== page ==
Frida: Hopefully they have some good material for the new characters in the coming episodes, maybe you will find some of them more interesting then! I forgot about Ouija, she seems pretty fierce, her backstory is probably pretty cool with the teardrop tattoos and everything. Yes, that’s true, I think Hapakuka is so hard to figure out right now, I look forward to seeing further in the season what she is all about.

The Maria flashbacks were okay, not a super strong story but I think it was well acted and still interesting. The theme of national identity and pride were interesting to me.

Tova: That’s interesting and depressing (about prison guards unions)! I’d like to see more about that too.

I do sometimes feel that these little bits we get of the characters’ backgrounds on OITNB are too short or “random”. It’s an interesting choice to show us part of a story, and then leave us without a proper ending, and it can work to the show’s advantage, but occasionally I’m left thinking “okay, so what was the point of that?”. Now, the national identity theme had a clear purpose in tying into present day events and interactions, but there were still a lot of parts that felt unnecessary.

Adrian: I found Maria’s story very interesting and personally relevant: I’m Mexican-American and I’m currently living in a primarily-Dominican neighborhood in New York. While I’m fortunate to have not lived in a time when that clash was more intensely felt, the Latinxs experience is extremely varied and identity is critically important when the non-Latin world seeks to lump us all together. The flashback gave us some much needed Maria backstory, and ultimately served to underscore how important it is that the Latina inmates agreed to cooperate; it not an easy alliance and it would be wrong to presume otherwise.

In any case, I’m thankful that we’re getting more backstory at all, regarding the other inmates, when early seasons were focused quite a lot on Piper. The most interesting part of Piper’s story for me has been Alex Vause, which by the way, is in a huge mess right now.

Tova: Definitely agree about branching out and focusing less on Piper (isn’t that what all the viewers want by now?)! In addition to making the show better, it gives more people an opportunity to see something of their own lives in the stories, like you kind of just demonstrated. It’s a show about prison inmates, and that might make them strange to most of the audience, but it’s also about a wide range of people with both differences and similarities outside of that, and therein lies the opportunity to make them all relatable in some way.

As for the huge mess... Oh, Alex. I usually think of her character as just a small step above Piper, but right now I’m really feeling for her, and I’m actually glad she’s back on the show. I think it will be interesting to see how she handles this, both practically and emotionally. But as always with the interesting storylines on this show, the anticipation is tempered by worry about what will happen to the characters.

Frida: I also agree about having Piper as a kind of supporting role and not as a main character. We know her well by now and from what I know she’s not really a fan favorite!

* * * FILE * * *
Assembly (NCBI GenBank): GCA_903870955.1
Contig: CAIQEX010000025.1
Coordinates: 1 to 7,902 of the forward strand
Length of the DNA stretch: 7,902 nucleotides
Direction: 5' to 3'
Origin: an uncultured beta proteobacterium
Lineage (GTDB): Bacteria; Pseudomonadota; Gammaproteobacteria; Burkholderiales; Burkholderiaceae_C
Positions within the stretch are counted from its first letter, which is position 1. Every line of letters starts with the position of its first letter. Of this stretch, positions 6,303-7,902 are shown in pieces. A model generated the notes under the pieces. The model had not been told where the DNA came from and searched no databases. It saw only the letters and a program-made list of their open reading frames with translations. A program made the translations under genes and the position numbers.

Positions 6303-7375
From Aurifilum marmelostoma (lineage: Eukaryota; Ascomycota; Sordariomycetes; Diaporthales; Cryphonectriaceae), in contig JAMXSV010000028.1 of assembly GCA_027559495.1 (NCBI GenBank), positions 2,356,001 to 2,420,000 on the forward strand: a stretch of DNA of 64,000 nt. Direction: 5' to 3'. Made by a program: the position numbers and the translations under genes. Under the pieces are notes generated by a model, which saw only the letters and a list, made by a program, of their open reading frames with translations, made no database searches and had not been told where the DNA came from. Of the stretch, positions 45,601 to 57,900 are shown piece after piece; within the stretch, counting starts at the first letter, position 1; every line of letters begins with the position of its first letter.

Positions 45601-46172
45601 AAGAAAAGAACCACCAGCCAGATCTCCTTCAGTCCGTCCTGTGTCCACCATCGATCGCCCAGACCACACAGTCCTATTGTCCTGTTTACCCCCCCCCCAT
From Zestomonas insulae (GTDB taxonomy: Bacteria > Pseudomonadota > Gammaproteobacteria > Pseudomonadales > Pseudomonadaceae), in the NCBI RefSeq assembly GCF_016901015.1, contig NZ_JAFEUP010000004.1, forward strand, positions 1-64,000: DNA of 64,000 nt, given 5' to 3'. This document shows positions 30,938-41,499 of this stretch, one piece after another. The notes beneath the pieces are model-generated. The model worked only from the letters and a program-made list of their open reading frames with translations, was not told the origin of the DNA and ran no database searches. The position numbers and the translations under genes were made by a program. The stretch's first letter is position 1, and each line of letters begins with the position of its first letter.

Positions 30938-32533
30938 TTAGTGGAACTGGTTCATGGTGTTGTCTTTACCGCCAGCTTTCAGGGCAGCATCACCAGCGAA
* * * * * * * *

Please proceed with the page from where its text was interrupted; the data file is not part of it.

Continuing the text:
The murder was everything I love about OITNB; absurd, terrifying, funny and cringeworthy. I just hope Alex can catch her breath for a little while now before the next thing happens! I think the murder scene was a little bit of fresh air into her storyline, which I didn’t like much in season three. It’s going to be interesting to see the aftermath of what happened.

Tova: The (second) murder scene was sooo good and horrible. I understood why Alex did it, and I understood why she didn’t want to. There’s a lot to empathize with there, and it was well played too! Let’s hope it leads to a better storyline for her.

I think it’s time to wrap this up now. I just want to ask you a final quick question (depending on what we think about it, it may become a regular feature of our OITNB round-tables): Who do you think is the MVP of these two episodes? Who’s the most funny, awful, charge-taking, or whatever else is needed to make the show interesting? As for me, I’m going to go with Vause. Though that might be because we’ve been talking about her most recently, I also think she had the best scene, and she’s at the center of the most important drama currently happening on the show - both of which makes her important to the show.

Frida: The question is so hard with so many compelling characters and new situations in the prison! but I have to agree with you that it is Vause. Her story was carrying these two episodes with suspense and an emotional rollercoaster. But I also thought Flores had a strong presence in the first episodes, showing another side of herself.

Adrian: It might be too hard to call. Vause has the most tense storyline, but I appreciate Freida’s ‘git r done’ attitude about body disposal. Judy King’s arrival was perhaps the most disruptive single event, using her clout to make friends and earn special privileges at the expense of the other inmates. I think I’m gonna lean toward Big Boo: she always has the best lines and her horrible plan to rape Officer Coates combined with her desire to avenge Pennsatucky makes her a layered and interesting character.

Favourite quotes

Tova: "If you're gonna be racist, you gotta be accurate, or you just look dumb."
Adrian: “Well, think of it... as a mandala... of pussy.”
Frida: “That’s just murder-math!”

Adrian Martinez is a graphic designer, comic book letterer, hobbyist writer, and all-around geek living in New York City.

Tova Crossler Ernström is a bisexual Swede, feminist, socialist, INFJ, Hufflepuff, HSP and Taurus. She is fond of personality tests, labels and lists.
Frida Berntson is a Swedish cultural studies and art history student, art blogger and lover of all things geekdom; especially tv, movies and youtube.